/  Ranking Member Cole Opening Remarks During Hearing on H. Res. 21

Ranking Member Cole Opening Remarks During Hearing on H. Res. 21

As prepared for delivery during today's hearing:

Today is a very sad day for all of us. This is not how I thought the opening of the 117th Congress would begin, and I associate myself with how strongly everybody feels about what happened last Wednesday. It was a horrific, unacceptable day in American history and a sobering day and one full of tragedy that will cast a long shadow on the Congress in the weeks, months and years ahead.

Sadly, we are here today on a grave matter. We are meeting to discuss H. Res. 21, a resolution sponsored by our Rules Committee colleague and friend, Congressman Raskin. This resolution calls on Vice President Pence to convene the officers of the Cabinet and invoke section 4 of the 25th Amendment, declaring the President of the United States incapable of executing the duties of his office. 

While I greatly respect my friend, I think this resolution is misguided and inappropriate for the legislative branch to pursue.

Under the 25th Amendment to the Constitution, the responsibility for initiating the process for making a determination as to whether or not the president is unable to fulfill his or her duties lies solely with the vice president. There is no role for Congress absent a dispute between the president and the vice president and Cabinet over his or her ability to fulfill those duties. And though Congress may designate another body besides the Cabinet to exercise this power, to date it has not done so, nor is it achieved by this resolution.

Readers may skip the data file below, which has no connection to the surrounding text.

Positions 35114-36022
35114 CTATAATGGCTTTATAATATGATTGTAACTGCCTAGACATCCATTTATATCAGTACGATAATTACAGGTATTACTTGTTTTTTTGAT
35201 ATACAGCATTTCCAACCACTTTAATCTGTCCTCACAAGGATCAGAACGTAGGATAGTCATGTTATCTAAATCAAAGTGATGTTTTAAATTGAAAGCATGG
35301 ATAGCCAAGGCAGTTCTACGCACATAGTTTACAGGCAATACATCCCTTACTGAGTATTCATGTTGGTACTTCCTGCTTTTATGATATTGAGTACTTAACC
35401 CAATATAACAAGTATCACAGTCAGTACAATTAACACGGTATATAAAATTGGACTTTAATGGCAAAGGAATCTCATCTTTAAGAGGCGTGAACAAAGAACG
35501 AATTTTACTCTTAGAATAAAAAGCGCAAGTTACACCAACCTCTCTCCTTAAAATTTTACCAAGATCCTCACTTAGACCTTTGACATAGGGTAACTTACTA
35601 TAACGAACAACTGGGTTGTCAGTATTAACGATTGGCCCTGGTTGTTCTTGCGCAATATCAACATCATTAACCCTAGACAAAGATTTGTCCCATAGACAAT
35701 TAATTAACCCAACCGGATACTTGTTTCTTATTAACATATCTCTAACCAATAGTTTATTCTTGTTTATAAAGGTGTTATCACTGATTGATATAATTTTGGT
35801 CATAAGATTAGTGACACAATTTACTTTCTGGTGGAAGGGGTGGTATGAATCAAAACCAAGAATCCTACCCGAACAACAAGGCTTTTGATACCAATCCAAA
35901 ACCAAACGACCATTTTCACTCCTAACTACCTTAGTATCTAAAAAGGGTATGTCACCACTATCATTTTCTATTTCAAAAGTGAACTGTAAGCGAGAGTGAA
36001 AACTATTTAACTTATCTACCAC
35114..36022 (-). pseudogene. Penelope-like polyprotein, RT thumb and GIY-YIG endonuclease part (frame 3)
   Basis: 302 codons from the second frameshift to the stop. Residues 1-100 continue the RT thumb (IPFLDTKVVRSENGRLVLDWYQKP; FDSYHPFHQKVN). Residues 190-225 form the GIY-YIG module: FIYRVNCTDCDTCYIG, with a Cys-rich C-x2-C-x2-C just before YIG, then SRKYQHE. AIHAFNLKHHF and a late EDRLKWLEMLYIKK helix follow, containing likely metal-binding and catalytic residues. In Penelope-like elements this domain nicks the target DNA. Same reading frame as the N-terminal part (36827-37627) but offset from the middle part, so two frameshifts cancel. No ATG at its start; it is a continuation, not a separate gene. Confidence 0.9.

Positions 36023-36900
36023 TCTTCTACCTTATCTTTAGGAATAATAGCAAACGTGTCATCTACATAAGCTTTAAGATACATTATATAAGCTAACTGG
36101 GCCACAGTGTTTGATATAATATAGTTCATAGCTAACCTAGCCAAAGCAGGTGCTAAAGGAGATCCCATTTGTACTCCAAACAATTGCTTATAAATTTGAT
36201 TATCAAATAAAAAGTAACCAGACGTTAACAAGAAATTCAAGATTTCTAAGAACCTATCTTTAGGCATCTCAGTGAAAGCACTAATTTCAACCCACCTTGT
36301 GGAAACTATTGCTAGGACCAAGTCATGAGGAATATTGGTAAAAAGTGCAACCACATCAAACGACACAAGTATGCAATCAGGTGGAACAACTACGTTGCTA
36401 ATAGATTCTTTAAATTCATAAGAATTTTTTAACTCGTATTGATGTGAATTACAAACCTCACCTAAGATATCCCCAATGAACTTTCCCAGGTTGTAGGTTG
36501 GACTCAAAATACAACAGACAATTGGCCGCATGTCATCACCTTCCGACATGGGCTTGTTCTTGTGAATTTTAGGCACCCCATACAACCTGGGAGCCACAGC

With today’s resolution, the majority is asking the House to assume a power it does not have. The House has no role in initiating section 4 of the 25th Amendment, not even through a non-binding resolution, and we should not pretend otherwise.

Instead, that power lies with the vice president and the Cabinet. I have to say that during last Wednesday’s events, Vice President Pence showed sound judgment. His performance was above reproach. Indeed, he fulfilled his oath of office and acted in a manner befitting his constitutional role as vice president.  

We should call this resolution what this is: a transparent attempt to pressure the vice president into performing a duty he does not believe is necessary at this time. The vice president has not done what the majority wants him to do, and so they are pushing forward this resolution in an attempt to make him execute the House’s will. 

I have strong faith in Vice President Pence and believe he will consider his constitutional duty in the same manner that he carries out all his other constitutional duties: in a forthright manner that fulfills his oath of office. Should he believe that the 25th Amendment needs to be invoked, I have faith that Vice President Pence, both as a leader and as a former House colleague, would exercise good judgment with respect to performing that duty. Again, Vice President Pence’s record of sound judgment in times of crisis should speak for all of us on this issue.

Last Wednesday’s events were deeply troubling for the nation, Mr. Chairman. There is no one joining this meeting today who condones the violent and destructive actions of the mob that stormed the Capitol last week, sought to harm innocent lives and disrupt democracy at work. Indeed, it never should have happened, and I cannot condemn the lawless perpetrators of the crimes strongly enough. And I know that we are all committed to ensuring justice is served to the fullest extent of the law. 

However, I believe the resolution before the committee today will not achieve the desired result. 

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Created: January 12, 2021